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lol, my husband doesn't come with me and doesn't help me. If he's there, he's always in a bad mood and you can tell he'd rather be doing anything else. Not that he's rude or anything, it's just obvious he doesn't want to be there. He doesn't discourage me at all, and is very supportive, he just would rather be home in bed. Last time he wore his hoodie and sunglasses the whole time and I had a customer ask me if he was alive. I don't think I'm going to ask him anymore. I know he isn't interested, I just wanted to hang out with him. If I need help with my tent, I just ask other vendors. It only takes a second. The rest I do myself.
I am not going to ask my spouse to help, unless I make so much $ that he can quit his job. Highly unlikely.
 

TheGecko

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I'll be 68 this summer; I have my husband to help with the set up and tear down but in between, I'm on my own. I'd love for him to stay and help but he's a true curmudgeon and doesn't like being around a lot of people.
I'll be 61 in the Fall. Hubby is very, very supportive of my soap making. He put together my soaping cart (aka rolling kitchen island), he bought and installed the shelf about it. He bought and installed both of the shelving units in the garage (he bought the second one because I lost the first to our Covid pantry). He bought me restaurant grade 'curing' trays. He reminds me every Palm Sunday to order Palm Oil. I know if I did markets and he could, he would be my 'roadie"...and then he would leave, and then come back at the end of the day. He greatly enjoys the fruits of my labors and he found the process of soap making interesting, but that is as far as it goes. And having participated in some of his stuff...I would be fine with that.
 
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I'll be 61 in the Fall. Hubby is very, very supportive of my soap making. He put together my soaping cart (aka rolling kitchen island), he bought and installed the shelf about it. He bought and installed both of the shelving units in the garage (he bought the second one because I lost the first to our Covid pantry). He bought me restaurant grade 'curing' trays. He reminds me every Palm Sunday to order Palm Oil. I know if I did markets and he could, he would be my 'roadie"...and then he would leave, and then come back at the end of the day. He greatly enjoys the fruits of my labors and he found the process of soap making interesting, but that is as far as it goes. And having participated in some of his stuff...I would be fine with that.
He sounds amazing! Don't get me wrong; my husband is (now) very supportive of my soap making passion. At first, he indulged me but he's becoming more and more appreciative of what I'm doing and creating. And that makes me happy.
 

TheGecko

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He sounds amazing! Don't get me wrong; my husband is (now) very supportive of my soap making passion. At first, he indulged me but he's becoming more and more appreciative of what I'm doing and creating. And that makes me happy.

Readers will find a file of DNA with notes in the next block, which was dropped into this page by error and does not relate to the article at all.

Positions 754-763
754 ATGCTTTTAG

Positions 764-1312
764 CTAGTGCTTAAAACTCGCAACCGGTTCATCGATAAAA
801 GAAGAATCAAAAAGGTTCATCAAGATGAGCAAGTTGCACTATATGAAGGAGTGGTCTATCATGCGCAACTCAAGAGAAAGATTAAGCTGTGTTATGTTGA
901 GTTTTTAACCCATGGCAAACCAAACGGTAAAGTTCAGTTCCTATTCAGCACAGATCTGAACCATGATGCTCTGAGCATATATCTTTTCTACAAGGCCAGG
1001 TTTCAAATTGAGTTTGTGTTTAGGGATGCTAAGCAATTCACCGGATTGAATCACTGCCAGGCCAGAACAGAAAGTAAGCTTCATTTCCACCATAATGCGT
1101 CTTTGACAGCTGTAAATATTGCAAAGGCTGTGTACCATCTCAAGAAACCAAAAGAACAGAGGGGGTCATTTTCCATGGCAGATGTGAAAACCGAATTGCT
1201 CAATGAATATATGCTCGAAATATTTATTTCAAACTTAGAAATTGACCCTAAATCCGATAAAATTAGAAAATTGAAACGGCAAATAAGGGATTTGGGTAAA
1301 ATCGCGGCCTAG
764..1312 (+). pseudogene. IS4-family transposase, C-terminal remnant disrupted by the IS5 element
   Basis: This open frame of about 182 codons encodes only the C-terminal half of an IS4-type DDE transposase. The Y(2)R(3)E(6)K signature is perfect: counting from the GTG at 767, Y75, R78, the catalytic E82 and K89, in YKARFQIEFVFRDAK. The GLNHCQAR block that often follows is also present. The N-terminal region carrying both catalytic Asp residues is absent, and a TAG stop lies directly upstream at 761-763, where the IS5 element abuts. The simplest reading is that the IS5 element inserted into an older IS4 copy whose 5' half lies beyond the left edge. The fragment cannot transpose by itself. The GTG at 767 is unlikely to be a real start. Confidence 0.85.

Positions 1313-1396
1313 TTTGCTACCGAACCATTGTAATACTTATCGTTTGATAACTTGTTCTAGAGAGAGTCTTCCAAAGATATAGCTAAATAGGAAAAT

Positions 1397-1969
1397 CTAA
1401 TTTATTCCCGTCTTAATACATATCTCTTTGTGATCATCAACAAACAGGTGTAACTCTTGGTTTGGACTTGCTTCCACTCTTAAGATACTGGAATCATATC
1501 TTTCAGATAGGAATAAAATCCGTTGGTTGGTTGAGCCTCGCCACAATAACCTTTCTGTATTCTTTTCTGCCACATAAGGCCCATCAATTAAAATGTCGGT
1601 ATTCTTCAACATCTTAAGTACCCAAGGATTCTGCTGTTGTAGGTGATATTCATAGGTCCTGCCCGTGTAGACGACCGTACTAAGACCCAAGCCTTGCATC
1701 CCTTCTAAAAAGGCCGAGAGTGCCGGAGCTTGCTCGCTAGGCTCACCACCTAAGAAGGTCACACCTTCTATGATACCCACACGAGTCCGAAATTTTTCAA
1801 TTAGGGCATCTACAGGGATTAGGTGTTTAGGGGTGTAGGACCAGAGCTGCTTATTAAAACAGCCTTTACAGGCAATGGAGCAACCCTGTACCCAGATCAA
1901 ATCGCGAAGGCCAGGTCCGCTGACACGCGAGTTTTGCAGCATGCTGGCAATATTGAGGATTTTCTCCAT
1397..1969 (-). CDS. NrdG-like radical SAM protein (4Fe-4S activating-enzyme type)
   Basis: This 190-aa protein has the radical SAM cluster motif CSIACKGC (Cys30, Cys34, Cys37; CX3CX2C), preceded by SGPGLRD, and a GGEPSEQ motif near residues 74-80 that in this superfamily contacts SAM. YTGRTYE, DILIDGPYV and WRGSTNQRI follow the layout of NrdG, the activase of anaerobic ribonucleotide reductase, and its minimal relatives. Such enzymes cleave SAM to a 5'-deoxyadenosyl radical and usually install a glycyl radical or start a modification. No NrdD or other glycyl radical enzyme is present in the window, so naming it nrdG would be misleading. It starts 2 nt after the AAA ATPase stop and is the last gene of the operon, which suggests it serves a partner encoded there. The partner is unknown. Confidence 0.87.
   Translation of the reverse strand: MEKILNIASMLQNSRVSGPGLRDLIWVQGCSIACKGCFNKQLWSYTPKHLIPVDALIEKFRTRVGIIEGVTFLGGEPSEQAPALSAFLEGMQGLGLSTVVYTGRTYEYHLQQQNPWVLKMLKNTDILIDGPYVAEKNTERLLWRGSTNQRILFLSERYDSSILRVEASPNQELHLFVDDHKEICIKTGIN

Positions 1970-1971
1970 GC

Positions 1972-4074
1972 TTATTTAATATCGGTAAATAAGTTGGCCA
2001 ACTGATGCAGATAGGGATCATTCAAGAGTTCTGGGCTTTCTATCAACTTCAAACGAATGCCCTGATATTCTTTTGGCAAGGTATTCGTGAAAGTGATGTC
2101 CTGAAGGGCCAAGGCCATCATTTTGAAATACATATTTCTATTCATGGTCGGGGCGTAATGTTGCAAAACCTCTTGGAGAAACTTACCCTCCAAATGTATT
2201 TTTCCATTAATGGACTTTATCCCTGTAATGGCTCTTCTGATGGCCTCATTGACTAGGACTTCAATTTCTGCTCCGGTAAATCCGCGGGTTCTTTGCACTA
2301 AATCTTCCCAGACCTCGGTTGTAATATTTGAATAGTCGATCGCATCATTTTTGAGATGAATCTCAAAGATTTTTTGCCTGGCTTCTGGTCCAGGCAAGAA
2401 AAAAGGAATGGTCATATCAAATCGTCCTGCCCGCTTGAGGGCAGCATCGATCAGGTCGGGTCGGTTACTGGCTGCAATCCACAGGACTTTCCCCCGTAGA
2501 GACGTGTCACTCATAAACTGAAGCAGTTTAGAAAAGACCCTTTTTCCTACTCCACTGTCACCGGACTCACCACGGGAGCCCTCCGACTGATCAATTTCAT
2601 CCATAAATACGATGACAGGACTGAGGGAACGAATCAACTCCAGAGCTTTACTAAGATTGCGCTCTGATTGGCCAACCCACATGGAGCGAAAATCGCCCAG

For the most part he is pretty good, but he has his moments. He has smell sensitivities and they can be a real PITA because they are like soda ash...no rhyme reason. A FO might bother him one time, but not bother him the next. He may be perfectly fine with it when he smells it in the bottle, but have a bad reaction once it get poured into soap. The FOs that I know that really bother him I usually save to make when he goes to his friend's house a couple of times a month. I used to have a good five hour window to make soap and air out the house, but now that daughter is working weekends, I have to take him and pick him up and so that time has been cut in half. But once the soap is cut and on the curing racks, he doesn't seem to have problems.
 
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This is the reason I would be in front of mine many times just casually tinkering around looking like I was tidying up my display. I would also let my tables not look pristine, and I forgot to mention that. People passing by do not know if it is a customer looking at products or the owner when you are in the front of the booth with your back turned.
 
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This is the reason I would be in front of mine many times just casually tinkering around looking like I was tidying up my display. I would also let my tables not look pristine, and I forgot to mention that. People passing by do not know if it is a customer looking at products or the owner when you are in the front of the booth with your back turned.
To add to this, people don't want to disturb you if you're just seating in a corner. You need to look inviting and ready to sell.
 

MelissaG

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And to add to this... it's your business. Stand if you want to stand, sit if you want to sit, and don't let people pressure you into doing things the way they think things should be done. You started your business so that it was yours and YOU could call the shots. All of it is your choice. From packaging and labeling to the clothes you wear to how your tables and signs are designed, and even how you greet your customers. And other people have no idea why you do the things you do. You are in a booth, not a store at the mall. And you run everything, not just talking to the customers.